Nonprofits and Lobbying

How can your organization be a tool for real change? It’s not enough to help people, you need to make sure that elected officials know the needs of their constituents. Is the legislature discussing a bill to close the Medicaid gap? If that impacts the families you work with, you need to let them know what that bill means to families who can’t get health insurance. Is Congress discussing rules that impact nonprofit organizations? They need to hear from you about the potential impacts.

Lobbying can take many forms, and you need to find what is right for you. A great way to start is to send a letter to your representative talking about an issue that is important to you. Start with a city, county or state elected official who are likely to pay attention to your comments, as they have fewer constituents. Next, ask to meet with your representative, or their staff, to talk more in depth about an issue.

You can also testify at a committee hearing or city council meeting on a topic you are knowledgeable about. I have testified twice at Nebraska Legislature agriculture committee hearings, and both times I was warmly welcomed by the committee. They listened to my testimony and asked relevant questions. The legislators often hear from the same lobbyists on a variety of issues and appreciate someone new who provides real information.

Many nonprofits still don’t know that they can lobby or how to do it correctly. Some organizations think they can’t do anything that involves pending legislation. Others have been told by their accountant or lawyer to not file for their 501(h) because it is too complicated. Finally, some organizations are afraid of losing donors. None of these things are true.

By following some simple guidelines, nonprofit organizations are free to lobby, and in fact, should lobby on behalf of their constituents. The IRS created form 5798, which allows organizations to make the 501(h) election. This short half page form allows your organization to lobby under clear rules that spell out that an organization can have up to 20% of annual expenses be for lobbying (for organizations with budgets under $500,000, different limits apply for larger organizations). The form only needs to be filed once, and is thereafter in effect for the life of the organization. Without the 501(h) election, nonprofits must meet an undefined limit of “insubstantial” spending on lobbying, so while it is still permitted, the limits are unclear.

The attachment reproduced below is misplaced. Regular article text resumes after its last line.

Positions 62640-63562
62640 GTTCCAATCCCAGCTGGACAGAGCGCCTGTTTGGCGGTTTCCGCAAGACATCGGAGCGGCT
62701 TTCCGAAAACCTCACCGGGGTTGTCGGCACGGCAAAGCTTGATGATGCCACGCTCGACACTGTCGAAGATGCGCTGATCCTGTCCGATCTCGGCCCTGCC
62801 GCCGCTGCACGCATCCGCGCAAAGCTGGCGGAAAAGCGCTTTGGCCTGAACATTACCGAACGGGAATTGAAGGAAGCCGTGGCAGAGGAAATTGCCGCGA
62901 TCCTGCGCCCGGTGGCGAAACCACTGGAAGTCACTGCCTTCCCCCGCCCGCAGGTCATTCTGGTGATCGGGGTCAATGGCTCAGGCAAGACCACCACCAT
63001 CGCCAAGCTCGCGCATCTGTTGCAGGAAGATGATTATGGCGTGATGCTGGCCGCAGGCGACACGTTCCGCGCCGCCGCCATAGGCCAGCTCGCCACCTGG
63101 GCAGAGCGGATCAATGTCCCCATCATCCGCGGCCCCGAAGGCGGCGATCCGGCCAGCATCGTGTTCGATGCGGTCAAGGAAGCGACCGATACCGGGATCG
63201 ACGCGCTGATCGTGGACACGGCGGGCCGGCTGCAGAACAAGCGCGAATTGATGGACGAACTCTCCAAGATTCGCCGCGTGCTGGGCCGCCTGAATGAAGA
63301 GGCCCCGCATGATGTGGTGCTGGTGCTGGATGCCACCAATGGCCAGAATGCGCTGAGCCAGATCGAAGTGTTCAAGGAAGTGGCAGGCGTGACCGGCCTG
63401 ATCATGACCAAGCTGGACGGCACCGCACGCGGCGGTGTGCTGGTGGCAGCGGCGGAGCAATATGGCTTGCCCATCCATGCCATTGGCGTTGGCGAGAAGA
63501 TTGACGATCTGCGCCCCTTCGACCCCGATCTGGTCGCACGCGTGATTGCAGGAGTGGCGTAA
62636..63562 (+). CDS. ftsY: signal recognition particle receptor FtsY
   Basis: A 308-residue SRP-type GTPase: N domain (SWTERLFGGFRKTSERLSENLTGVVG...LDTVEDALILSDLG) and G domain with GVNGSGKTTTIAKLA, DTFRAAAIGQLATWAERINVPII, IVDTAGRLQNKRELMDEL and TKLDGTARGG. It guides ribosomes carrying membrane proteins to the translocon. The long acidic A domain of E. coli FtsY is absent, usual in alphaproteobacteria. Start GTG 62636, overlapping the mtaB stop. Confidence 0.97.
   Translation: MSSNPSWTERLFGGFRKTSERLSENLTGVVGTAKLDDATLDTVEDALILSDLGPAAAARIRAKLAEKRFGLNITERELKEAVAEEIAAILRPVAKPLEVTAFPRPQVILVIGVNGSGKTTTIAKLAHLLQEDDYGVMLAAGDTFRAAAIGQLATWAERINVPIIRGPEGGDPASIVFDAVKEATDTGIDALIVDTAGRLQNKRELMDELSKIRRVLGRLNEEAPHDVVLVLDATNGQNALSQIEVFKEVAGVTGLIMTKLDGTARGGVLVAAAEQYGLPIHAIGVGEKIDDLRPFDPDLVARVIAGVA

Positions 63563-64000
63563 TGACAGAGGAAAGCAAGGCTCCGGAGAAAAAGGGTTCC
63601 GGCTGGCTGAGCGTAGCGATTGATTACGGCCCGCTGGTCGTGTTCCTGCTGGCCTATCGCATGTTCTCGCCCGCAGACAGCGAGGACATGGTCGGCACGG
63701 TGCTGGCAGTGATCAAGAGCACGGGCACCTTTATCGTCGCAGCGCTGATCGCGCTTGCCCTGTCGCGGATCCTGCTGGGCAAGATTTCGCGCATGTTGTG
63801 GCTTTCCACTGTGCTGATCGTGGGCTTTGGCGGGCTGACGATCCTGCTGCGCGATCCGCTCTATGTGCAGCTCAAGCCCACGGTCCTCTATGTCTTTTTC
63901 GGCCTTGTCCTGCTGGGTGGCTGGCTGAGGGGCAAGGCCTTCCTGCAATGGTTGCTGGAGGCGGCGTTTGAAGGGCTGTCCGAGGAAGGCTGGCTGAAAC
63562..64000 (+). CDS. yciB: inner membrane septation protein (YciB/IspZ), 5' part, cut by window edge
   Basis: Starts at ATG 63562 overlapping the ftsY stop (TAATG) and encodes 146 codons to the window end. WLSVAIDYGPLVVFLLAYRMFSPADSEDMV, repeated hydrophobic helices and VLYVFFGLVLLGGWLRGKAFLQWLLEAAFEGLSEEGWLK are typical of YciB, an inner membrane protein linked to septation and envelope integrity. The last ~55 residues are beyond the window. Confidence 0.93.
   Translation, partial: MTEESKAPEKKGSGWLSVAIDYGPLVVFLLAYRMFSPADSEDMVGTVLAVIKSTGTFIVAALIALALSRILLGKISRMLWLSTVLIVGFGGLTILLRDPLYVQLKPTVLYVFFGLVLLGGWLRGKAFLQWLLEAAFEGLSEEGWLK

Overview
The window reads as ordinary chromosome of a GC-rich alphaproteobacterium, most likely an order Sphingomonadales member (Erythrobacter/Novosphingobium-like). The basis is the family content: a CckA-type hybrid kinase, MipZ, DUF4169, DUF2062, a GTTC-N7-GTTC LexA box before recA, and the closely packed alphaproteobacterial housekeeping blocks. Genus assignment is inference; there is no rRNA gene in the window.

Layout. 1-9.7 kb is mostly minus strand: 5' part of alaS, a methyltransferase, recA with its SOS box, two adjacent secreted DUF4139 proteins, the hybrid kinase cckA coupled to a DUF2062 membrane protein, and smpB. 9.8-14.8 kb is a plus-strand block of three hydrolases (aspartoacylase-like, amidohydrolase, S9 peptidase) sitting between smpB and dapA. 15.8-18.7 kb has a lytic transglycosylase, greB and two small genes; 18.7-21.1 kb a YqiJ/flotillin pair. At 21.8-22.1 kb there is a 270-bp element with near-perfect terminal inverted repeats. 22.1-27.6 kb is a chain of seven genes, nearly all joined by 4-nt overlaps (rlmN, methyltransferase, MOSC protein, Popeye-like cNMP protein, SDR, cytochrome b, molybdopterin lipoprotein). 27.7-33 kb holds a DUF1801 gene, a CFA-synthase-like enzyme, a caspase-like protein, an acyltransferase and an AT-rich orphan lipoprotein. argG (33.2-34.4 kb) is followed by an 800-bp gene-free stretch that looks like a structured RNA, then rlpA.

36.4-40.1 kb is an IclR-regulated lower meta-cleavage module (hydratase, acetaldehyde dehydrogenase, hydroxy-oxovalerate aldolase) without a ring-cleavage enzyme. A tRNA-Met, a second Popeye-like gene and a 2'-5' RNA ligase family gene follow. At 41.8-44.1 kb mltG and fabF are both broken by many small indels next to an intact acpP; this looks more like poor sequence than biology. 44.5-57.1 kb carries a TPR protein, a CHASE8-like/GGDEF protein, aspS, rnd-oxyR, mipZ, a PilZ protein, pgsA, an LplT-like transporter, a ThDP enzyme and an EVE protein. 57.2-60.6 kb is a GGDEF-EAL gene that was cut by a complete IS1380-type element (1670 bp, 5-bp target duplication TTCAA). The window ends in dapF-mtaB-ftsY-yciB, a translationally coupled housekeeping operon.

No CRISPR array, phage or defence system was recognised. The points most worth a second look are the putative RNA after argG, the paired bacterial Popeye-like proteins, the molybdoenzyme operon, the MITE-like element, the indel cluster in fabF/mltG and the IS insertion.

As further evidence of why nonprofits should lobby, consider this Stanford study, which showed that organizations that lobby are far more effective for their constituents than those that don’t. Lobbying helps organizations to look at the bigger picture, and what systemic changes could improve the lives of those they serve.

Finally, some organizations are concerned that they could lose their donors if they lobby. In fact, most groups find the exact opposite to be the case. Donors appreciate them taking a strong stand and advocating on behalf of the groups they work with, as it shows a commitment to long-term change, rather than just addressing the consequences.

Start lobbying today! You’ll be making an even greater difference in the world.

Additional Resources

Coalition for a Strong Nebraska

The Coalition helps organizational leaders to be better advocates for their causes. They provide education and resources so you can advocate and lobby, and get results. Membership in the Coalition is free to Nebraska nonprofits who work on issues related to poverty and gives you access to a wealth of regular trainings, as well as legislative updates during the session.

Bolder Advocacy

Bolder Advocacy promotes active engagement in democratic processes and institutions by giving nonprofits and foundations the confidence to advocate effectively and by protecting their right to do so. Their site is full of fantastic information.

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